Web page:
You can always ask the butcher if they're willing to. There may also be rawfeeding stores, owned by fellow rawfeeders, who sell almost ground anything. Some barf recommended grinders can do chicken and rabbit bones, other than that, you'd need a really powerful one if you'd like to do everything at home.

    For gulpers, some people recommend that you feed them either really big pieces or give it to them half frozen. Both scenarios will force them to chew. 4" does sound small and I'd be hesitant to give those to my boys.
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    Default Re: Question about bones,

    @savemejeebus so I am switching from natures variety raw to homemade raw. Duchess has a minor chicken allergy so I am unable to feed chicken backs. I have not been able to find any butchers who can grind bone either. The most they are able to do is rabbit or duck which is ok. But my question is what can I feed to supplement bone? I plan to rotate proteins and organs but I'm at a loss as to what I'm suppose to feed for bone. I basically took the ingredients off the back of the natures variety bag, that's how I came up with all these ingredients. I'm feeding 24oz per day. 8oz of meat,organ, and bone! once I figure out what to use and 4 oz of the veggie mix. So 12oz twice a day. Is this overkill? I switched off natures variety because I was spending $80 per week. If I cut that in half I'm happy! Any advice?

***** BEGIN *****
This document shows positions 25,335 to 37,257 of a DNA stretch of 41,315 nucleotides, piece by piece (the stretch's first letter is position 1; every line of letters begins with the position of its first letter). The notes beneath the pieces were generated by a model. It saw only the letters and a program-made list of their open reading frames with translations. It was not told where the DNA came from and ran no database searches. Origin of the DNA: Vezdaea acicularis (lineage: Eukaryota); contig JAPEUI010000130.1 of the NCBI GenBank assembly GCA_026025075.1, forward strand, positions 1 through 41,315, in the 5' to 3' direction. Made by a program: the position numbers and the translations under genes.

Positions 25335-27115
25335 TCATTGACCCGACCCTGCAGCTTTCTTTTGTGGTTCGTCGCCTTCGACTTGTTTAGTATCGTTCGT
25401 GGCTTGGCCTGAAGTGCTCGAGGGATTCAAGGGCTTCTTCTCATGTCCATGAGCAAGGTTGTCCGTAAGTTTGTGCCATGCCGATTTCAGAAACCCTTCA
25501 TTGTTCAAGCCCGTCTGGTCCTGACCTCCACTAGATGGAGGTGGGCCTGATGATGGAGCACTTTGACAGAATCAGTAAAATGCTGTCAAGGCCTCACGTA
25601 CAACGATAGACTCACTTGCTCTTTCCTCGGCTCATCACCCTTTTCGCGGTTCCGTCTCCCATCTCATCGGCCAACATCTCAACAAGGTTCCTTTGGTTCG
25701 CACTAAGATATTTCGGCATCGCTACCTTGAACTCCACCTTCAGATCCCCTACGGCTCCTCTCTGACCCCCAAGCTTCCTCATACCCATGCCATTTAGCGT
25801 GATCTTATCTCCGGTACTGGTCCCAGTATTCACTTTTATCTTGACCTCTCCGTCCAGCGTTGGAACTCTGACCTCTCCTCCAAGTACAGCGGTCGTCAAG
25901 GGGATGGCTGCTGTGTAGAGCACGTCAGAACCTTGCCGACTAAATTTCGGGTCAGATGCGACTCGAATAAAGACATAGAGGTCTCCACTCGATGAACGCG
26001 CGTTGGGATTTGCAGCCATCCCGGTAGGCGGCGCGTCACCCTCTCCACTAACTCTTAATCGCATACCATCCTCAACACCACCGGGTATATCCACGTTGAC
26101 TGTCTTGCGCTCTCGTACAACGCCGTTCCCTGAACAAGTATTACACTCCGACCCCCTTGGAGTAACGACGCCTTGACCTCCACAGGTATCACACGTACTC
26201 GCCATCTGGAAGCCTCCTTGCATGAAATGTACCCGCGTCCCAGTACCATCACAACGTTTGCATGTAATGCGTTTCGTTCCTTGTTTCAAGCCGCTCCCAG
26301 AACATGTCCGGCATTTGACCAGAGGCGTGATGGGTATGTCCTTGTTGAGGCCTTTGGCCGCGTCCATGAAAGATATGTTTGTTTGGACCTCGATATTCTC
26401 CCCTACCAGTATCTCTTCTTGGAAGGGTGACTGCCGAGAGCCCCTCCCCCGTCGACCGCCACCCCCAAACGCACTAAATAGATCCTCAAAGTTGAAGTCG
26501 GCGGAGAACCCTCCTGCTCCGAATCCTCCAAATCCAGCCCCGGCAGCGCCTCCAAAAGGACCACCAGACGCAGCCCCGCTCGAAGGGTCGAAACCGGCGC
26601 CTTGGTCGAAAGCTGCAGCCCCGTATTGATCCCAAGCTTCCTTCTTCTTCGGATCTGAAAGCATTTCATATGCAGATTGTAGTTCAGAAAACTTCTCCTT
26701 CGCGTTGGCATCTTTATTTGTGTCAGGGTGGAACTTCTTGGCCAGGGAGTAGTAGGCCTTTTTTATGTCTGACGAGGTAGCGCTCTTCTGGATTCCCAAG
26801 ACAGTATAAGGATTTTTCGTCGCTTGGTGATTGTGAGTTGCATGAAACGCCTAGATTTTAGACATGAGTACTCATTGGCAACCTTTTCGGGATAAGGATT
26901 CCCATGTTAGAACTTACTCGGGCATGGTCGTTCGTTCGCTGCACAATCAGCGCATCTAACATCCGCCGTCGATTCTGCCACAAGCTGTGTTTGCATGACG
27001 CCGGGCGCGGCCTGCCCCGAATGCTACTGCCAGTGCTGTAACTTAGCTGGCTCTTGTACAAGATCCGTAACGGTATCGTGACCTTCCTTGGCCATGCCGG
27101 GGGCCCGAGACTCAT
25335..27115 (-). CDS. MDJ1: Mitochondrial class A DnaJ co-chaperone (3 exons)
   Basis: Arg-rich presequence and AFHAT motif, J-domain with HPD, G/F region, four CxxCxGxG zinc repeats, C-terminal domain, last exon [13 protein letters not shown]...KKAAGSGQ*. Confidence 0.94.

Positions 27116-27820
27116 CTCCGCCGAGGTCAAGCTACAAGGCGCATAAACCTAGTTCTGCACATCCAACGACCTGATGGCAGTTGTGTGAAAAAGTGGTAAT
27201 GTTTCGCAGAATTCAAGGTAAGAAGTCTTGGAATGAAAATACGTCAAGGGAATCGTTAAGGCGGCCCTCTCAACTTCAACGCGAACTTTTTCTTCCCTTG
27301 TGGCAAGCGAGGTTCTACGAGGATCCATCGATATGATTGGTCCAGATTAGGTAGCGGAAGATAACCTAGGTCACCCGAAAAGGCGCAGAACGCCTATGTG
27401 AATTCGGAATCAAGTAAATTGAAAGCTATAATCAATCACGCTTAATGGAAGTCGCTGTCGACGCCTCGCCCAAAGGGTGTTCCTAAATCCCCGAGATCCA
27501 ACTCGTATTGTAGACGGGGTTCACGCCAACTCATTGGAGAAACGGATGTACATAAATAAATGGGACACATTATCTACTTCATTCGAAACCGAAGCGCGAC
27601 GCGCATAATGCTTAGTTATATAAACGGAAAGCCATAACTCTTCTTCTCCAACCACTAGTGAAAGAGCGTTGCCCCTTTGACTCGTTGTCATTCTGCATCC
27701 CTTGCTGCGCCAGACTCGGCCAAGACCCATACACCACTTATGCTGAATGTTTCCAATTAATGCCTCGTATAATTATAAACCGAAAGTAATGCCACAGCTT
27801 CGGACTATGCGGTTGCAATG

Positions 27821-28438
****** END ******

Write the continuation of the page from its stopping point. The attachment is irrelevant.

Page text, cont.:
Heres my current ingredient list: Protein:
    Spinach. Beef, beef heart,liver,kidney
    brocolli
    kale
    apple
    lettuce
    Carrots
    butternut squash
    flaxseed
    parsely
    alfalfa sprouts
    blueberries
    cranberries
    rosemary
    sage
    ground clove
    olive oil
    salmon oil
    coconut oil
    apple cider vinegar
    probiotic

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    Default Re: Question about bones,